Autonomous Truck Startup Locomation Laying Off Employees

A Locomation third-gen test vehicle
A Locomation third-gen test vehicle. (Locomation)

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Driverless truck startup company Locomation has laid off most of its staff as it winds down operations, the second autonomous vehicle outfit in the Pittsburgh, Pa., area to encounter financial difficulties in four months.

Most of the estimated 80 employees at Lawrenceville, Pa.-based Locomation Inc. were to be out of work by Feb. 24, according to an employee who asked not to be identified. The inability to raise additional investment capital was the reason given for the company’s closure.

Locomation had raised $57 million from investors, according to Crunchbase, including $34 million in 2021 in a round led by Boulder, Colo.-based Blackhorn Ventures. Blackhorn officials were not immediately available for comment.

The news comes after Strip District-based Argo AI closed suddenly in October when two of its biggest investors, Ford and Volkswagen, pulled out. Shuttering the two companies leaves Aurora Innovations Inc., which occupies 590,000 square feet of space at its corporate headquarters in the Strip District, as the biggest remaining autonomous driving company left in Pittsburgh.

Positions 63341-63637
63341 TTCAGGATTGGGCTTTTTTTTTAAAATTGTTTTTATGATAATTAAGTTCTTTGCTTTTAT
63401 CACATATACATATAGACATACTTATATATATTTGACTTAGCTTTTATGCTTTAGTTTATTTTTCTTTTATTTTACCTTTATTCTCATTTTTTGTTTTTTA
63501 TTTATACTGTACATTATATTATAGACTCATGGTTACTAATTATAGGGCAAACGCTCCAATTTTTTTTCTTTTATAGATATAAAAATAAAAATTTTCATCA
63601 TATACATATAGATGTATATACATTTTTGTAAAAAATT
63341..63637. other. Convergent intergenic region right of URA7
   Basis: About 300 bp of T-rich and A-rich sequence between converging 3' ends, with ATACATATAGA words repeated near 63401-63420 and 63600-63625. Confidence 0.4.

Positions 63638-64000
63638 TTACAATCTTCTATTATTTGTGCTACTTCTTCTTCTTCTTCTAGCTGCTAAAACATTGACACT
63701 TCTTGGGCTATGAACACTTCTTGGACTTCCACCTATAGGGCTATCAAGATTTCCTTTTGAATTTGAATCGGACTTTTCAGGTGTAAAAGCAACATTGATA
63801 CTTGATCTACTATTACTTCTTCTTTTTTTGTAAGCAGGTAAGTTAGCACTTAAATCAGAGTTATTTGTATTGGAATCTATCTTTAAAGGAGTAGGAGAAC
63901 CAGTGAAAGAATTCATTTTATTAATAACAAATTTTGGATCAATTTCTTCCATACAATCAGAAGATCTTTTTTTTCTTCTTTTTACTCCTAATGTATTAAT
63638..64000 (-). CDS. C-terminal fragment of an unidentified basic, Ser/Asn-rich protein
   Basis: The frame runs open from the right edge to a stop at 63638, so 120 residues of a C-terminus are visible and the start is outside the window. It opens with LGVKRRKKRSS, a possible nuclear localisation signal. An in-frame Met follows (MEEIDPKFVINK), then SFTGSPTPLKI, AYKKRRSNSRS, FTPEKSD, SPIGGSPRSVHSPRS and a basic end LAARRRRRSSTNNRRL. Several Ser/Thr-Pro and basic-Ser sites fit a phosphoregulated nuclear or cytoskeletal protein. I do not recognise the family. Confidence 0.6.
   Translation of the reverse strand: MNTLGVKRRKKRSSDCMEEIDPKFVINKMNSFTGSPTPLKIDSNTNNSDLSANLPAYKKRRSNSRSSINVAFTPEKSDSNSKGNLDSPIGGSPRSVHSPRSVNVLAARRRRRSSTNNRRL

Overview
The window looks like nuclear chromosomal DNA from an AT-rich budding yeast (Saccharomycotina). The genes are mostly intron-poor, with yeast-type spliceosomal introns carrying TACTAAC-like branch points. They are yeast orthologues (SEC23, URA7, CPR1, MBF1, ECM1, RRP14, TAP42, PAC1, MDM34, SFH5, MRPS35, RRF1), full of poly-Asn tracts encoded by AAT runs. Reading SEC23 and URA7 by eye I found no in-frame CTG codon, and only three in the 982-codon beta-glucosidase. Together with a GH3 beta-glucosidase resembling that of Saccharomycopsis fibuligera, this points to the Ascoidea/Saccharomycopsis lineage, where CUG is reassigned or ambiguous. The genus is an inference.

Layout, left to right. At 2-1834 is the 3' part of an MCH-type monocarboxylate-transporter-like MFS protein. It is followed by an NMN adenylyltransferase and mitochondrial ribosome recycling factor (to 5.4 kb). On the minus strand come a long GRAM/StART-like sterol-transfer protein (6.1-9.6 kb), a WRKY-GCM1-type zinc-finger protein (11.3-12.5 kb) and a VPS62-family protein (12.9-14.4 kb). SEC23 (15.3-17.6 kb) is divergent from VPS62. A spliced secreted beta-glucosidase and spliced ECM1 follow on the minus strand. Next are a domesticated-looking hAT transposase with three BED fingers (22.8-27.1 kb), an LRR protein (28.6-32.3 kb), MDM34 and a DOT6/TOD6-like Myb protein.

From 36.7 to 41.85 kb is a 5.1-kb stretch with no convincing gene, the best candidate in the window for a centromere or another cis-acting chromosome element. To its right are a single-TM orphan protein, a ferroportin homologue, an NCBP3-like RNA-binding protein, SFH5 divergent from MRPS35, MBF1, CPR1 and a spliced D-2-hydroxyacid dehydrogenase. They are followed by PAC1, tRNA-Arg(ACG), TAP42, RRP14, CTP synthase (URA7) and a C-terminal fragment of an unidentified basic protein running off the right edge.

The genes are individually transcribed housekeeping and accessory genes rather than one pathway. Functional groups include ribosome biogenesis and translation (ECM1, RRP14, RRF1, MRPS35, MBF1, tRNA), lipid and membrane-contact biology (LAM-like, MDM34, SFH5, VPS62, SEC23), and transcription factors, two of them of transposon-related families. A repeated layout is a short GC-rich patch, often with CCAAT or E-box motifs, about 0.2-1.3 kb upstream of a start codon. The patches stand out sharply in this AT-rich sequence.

Aurora has said it plans to launch autonomous driving trucks in late 2024.

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Locomation officials were not available for comment Feb. 23. Finch Fulton, Locomation vice president of policy and strategy, told the Pittsburgh Business Times, “Obviously, we’re super disappointed; we do feel like we had all the right pieces in place. We had really smart people and a very strategic approach. … We have customers in the product market that we just, for a number of macroeconomic reasons, were unable to raise money to continue operations and to progress further to be able to get the product ready for commercial operation.”

Locomation’s approach to autonomous trucks was a convoy system, which allowed one rig to have a human driver while a truck traveling behind it was driverless and guided by sensors and other electronics in the lead truck.

Self-driving mode would allow a trucker in the second vehicle to sleep in preparation for taking over driving duties, lowering transportation costs by allowing rigs to operate almost continuously.

Locomation, a Carnegie Mellon University spinout, was started in 2018 by five co-founders, including brothers CEO Çetin Meriçli and CTO Tekin Meriçli. Alonzo Kelly, chief strategist; Venkataramanan Rajagopalan, head of autonomy; and Michael George, vice president of engineering, were the other co-founders.

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